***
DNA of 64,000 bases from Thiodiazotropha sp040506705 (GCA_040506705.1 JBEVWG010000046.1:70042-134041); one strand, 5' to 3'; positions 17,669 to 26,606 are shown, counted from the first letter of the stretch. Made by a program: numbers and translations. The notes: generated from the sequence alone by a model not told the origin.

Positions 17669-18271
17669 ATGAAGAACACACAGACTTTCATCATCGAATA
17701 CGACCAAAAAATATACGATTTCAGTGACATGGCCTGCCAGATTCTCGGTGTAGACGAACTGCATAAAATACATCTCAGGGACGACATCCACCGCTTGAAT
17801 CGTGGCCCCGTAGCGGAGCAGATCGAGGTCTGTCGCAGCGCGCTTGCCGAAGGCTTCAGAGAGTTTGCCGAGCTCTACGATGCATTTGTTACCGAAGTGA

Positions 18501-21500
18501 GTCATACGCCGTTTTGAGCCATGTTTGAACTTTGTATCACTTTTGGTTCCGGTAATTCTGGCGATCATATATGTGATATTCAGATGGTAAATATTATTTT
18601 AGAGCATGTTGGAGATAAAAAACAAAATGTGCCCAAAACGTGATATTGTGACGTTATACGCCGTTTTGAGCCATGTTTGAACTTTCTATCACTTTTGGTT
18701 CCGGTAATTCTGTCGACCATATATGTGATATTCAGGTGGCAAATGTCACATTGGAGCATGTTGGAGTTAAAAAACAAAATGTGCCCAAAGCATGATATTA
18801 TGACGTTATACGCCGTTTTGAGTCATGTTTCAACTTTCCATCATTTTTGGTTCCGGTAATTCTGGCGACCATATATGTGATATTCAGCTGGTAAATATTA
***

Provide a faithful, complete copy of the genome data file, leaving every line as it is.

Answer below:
DNA of 64,000 bases from Thiodiazotropha sp040506705 (GCA_040506705.1 JBEVWG010000046.1:70042-134041); one strand, 5' to 3'; positions 17,669 to 26,606 are shown, counted from the first letter of the stretch. Made by a program: numbers and translations. The notes: generated from the sequence alone by a model not told the origin.

Positions 17669-18271
17669 ATGAAGAACACACAGACTTTCATCATCGAATA
17701 CGACCAAAAAATATACGATTTCAGTGACATGGCCTGCCAGATTCTCGGTGTAGACGAACTGCATAAAATACATCTCAGGGACGACATCCACCGCTTGAAT
17801 CGTGGCCCCGTAGCGGAGCAGATCGAGGTCTGTCGCAGCGCGCTTGCCGAAGGCTTCAGAGAGTTTGCCGAGCTCTACGATGCATTTGTTACCGAAGTGA

Positions 18501-21500
18501 GTCATACGCCGTTTTGAGCCATGTTTGAACTTTGTATCACTTTTGGTTCCGGTAATTCTGGCGATCATATATGTGATATTCAGATGGTAAATATTATTTT
18601 AGAGCATGTTGGAGATAAAAAACAAAATGTGCCCAAAACGTGATATTGTGACGTTATACGCCGTTTTGAGCCATGTTTGAACTTTCTATCACTTTTGGTT
18701 CCGGTAATTCTGTCGACCATATATGTGATATTCAGGTGGCAAATGTCACATTGGAGCATGTTGGAGTTAAAAAACAAAATGTGCCCAAAGCATGATATTA
18801 TGACGTTATACGCCGTTTTGAGTCATGTTTCAACTTTCCATCATTTTTGGTTCCGGTAATTCTGGCGACCATATATGTGATATTCAGCTGGTAAATATTA